That is my problem with this article, and this mindset. People think shaming the child, shaming the parents, tsk-tsking self-righteously, and saying, “Well I’d never let my child do that!” is going to accomplish something? At best, it will either shame the parents into the same forbidding-without-thinking behavior of the shamers (which will then only encourage the kids to hide this sort of behavior–what, never knew that kid who kept a more risque change of clothes in their backpack?) or it will shame the child, doing nothing to educate her on her intrinsic, non-sexual value, but instead just making her feel like her body and ultimately her sexuality are dirty and shameful. Should 8-year-olds be worried about sexuality? No, but if we shame the very concept of it from an early age, we can’t magically flip off the shame switch when they’re old enough to engage in healthy sexual activity. Shame is never a good thing, period. Any “good” it brings about is tainted with so much long-term damage that people need to stop supporting it as an appropriate avenue for trying to enact change.

If people are so horrified by this, they need to attack the root cause–not just the sexualization of children, but the oversexualization of females. Because it’s not children being discussed, it’s little girls. Because girls are treated differently, they are told to approach clothing and sexuality differently, they are trained to believe in a different set of mores than boys, for no other reason that the misogynistic inequality that calls it socially acceptable to do so.

Also, it is never appropriate to point a finger at another parent and say, “Well I’d never let my child do that!” Who didn’t do at least one “bad” thing that our parents disagreed with (or would have, had they know we did it)? But more importantly, every parent has to make their own decisions on the morality they wish to raise their children with, and so long as they aren’t being actually abusive, it is not our place to intervene. If we allow others to dictate these sorts of parenting decisions, what’s to stop them from saying what movies we’re allowed to let our children watch, what food we should be feeding them, what religion we should be raising them in?

I hope that as I raise my daughter, I will be able to impress upon her the importance of self-esteem, and understanding that the sexist “values” of our society that encourage her to dress or act a certain way are not important, and should not shape who she is or what she looks like. But if she’s a good kid in every other aspect, understands the implications of her choices, but just happens to like pants with “juicy” written across her backside? Well, I’m sorry, but I’ve got bigger battles to fight.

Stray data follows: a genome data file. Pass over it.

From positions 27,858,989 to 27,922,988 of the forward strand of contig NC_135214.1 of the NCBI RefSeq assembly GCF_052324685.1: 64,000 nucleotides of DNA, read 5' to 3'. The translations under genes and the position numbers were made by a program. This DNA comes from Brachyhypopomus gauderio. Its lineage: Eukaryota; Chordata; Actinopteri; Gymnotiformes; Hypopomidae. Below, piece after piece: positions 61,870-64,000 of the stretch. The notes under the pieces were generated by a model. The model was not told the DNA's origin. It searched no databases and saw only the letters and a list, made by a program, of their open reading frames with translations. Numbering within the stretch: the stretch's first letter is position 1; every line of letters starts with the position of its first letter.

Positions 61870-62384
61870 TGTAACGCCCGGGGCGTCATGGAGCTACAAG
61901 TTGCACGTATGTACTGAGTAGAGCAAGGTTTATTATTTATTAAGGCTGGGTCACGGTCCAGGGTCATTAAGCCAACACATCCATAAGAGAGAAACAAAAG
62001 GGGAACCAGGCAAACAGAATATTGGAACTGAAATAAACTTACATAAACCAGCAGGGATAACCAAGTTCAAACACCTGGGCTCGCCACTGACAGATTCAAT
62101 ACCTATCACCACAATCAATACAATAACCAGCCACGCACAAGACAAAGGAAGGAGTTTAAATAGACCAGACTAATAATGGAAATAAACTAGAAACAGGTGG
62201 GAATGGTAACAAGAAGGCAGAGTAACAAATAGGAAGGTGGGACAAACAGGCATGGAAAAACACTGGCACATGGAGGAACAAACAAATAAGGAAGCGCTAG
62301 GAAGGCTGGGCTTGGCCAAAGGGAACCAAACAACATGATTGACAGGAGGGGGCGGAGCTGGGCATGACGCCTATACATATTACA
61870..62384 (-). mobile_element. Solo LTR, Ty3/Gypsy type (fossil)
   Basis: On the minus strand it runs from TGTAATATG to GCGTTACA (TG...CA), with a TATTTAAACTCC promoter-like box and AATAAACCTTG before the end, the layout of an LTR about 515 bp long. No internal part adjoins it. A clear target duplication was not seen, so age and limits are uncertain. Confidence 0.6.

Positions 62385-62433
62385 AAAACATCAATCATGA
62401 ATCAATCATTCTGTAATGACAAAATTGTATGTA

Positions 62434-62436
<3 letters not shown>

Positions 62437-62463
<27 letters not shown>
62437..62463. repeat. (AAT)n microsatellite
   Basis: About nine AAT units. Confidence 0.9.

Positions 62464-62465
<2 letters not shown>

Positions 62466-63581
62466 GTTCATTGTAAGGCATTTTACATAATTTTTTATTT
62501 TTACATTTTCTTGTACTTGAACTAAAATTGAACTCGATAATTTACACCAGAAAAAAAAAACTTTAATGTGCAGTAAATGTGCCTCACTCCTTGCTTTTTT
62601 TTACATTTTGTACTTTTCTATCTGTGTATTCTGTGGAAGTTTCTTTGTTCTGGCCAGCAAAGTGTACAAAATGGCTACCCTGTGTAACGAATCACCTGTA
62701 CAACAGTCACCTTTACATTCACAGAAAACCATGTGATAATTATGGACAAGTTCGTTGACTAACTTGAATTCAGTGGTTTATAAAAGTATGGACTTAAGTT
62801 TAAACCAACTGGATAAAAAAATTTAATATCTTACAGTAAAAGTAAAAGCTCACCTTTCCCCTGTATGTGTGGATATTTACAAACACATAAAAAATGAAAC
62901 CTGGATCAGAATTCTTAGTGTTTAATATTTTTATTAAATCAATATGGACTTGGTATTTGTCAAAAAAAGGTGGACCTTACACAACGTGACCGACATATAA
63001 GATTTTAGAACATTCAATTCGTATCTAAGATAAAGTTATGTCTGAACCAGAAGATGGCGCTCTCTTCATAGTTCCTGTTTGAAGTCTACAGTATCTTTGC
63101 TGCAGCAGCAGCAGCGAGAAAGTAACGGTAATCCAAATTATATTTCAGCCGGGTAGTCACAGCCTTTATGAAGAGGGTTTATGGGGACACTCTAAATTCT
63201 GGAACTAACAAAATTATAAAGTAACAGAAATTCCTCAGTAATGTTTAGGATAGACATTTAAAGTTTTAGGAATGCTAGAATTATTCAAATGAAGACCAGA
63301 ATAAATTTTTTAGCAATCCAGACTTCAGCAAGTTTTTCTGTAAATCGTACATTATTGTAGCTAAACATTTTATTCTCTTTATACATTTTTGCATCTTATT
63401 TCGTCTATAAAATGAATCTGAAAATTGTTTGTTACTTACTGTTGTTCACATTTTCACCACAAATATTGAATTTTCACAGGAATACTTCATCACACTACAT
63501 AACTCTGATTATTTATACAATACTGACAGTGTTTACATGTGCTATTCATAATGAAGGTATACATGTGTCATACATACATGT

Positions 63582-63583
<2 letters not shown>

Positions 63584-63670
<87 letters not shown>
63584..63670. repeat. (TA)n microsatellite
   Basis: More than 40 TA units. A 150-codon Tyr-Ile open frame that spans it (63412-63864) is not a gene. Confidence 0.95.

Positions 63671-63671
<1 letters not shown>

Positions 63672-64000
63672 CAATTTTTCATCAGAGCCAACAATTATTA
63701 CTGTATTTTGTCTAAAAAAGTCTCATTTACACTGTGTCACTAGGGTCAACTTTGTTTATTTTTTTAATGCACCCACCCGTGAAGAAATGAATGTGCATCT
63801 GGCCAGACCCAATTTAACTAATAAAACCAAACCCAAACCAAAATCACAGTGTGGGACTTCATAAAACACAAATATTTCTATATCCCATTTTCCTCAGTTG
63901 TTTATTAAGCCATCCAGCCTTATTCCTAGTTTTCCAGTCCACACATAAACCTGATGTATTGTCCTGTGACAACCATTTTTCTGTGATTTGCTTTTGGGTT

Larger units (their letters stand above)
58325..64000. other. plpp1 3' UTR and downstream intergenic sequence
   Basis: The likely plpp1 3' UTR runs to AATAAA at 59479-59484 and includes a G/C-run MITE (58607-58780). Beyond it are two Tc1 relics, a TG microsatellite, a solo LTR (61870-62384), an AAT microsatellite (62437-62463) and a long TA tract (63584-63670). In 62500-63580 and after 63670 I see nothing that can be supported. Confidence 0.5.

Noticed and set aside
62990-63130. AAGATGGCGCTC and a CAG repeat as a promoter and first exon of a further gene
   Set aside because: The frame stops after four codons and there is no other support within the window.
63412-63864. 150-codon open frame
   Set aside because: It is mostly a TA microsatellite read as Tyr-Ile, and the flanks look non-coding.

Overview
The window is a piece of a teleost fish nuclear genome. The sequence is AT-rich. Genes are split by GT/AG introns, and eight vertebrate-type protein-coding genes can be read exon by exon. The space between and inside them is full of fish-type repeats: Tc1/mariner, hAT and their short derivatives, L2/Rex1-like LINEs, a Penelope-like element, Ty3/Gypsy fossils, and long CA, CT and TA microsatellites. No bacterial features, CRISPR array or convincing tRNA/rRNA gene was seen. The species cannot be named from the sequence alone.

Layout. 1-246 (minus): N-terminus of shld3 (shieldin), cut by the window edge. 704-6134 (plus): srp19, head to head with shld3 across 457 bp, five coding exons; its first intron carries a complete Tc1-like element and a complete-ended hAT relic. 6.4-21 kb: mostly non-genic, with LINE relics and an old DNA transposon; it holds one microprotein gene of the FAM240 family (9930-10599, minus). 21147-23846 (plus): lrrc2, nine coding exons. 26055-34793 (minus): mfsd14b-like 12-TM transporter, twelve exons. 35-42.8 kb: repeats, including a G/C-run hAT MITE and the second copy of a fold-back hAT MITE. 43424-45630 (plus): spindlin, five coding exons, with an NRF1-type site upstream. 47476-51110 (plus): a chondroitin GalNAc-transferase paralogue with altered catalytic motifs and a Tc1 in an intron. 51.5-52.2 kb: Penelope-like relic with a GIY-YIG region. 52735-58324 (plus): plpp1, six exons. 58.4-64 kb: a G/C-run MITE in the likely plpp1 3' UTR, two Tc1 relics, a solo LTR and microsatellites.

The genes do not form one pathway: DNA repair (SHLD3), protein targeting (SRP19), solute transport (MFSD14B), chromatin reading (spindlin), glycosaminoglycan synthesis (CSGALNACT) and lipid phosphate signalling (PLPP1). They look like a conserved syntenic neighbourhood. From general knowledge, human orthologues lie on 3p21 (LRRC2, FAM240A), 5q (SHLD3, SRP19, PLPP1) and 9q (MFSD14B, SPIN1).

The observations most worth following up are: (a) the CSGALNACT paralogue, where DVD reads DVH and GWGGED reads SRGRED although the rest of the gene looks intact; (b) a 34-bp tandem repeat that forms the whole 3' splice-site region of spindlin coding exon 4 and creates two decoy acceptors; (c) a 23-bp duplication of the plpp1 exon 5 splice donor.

Additionally, Granderson’s article is problematic not just in its judgmentalism, but also in its very phrasing. For example, his words themselves simply attack these little girls and their parents, rather than addressing the problem of oversexualization as a mature, respectful adult. His use of terms like “whore-friendly” and the way he accused parents of “dressing little girls like prostitutes” are the very definition of slut-shaming. And slut-shaming is very much an aspect of rape culture, the social structure that says it’s okay to compare an elementary-aged girl to a prostitute, and then stand by while people in power use those sorts of attitudes to call her rape invalid. Think I’m exaggerating? Well it’s used as an argument to invalidate the rape of adult females as well, so yes, slut-shaming feeds rape culture, and thus feeds rape. I do not believe in supporting any cultural structure that makes rape and rape apologism acceptable.

But, hey, Granderson mentions boys too, right? Well, not really. He spends his entire article attacking little girls, discussing the fashion of little girls, but when he wants to make a personal anecdote, he doesn’t have a little girl to reference. So he throws out this gem: “my son knows I would break both of his legs long before I would allow him to walk out of the house with his pants falling off his butt.” Surely Granderson could have found a better, more tactful and professional analogy to make than one that references horrific child abuse.

Stomach-turning phrasing aside, Granderson’s adamant opposition to the male fashion of low-slung pants is not the same as his opposition to girls’ “whore-friendly” styles. Is he concerned that people will think his son is a slut if he wears his pants low? No. Criticisms of boys’ clothing is never about it being “trampy,” it’s based in racism, classism, and homophobia. The popular myth that this style started in prison as an indicator that a prisoner was gay demonstrates this pretty well. Young men who wear their pants low are accused of looking like “thugs,” not “tramps.” Is that classist and abhorrent? Yes. But no one ever pointed at a man’s low-slung pants as saying that “assault was in the air,” and he deserved the beating he got for presenting himself as a thug.

This topic of the over-sexualization of little girls is an important one, and one that deserves examination. But it should not be done with shaming tactics against these girls, it should be an open-eyed investigation of the very real problem that exists in modern culture of oversexualizing females of any age. Style of dress should make no statements about your personality or sexual habits; it should simply say, “I think these clothes look good, so I’m wearing them.” Any assumptions made beyond that of female promiscuity are misogynistic at best, and laden with rape apologism at worst.

About bunnika

shout at the brick wall; if it doesn't hear you, shout louder
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One Response to “Trampy” Children: Slut-Shaming and the Subtle Support of Rape Culture

  1. pleasure_past says:

    omg.

    How have I not seen this post before? I got into so many fights about that fucking article. It was a major contributing factor to my falling out with *two* friends, in fact.

    I agree with you so hard. I’ll just leave it at that.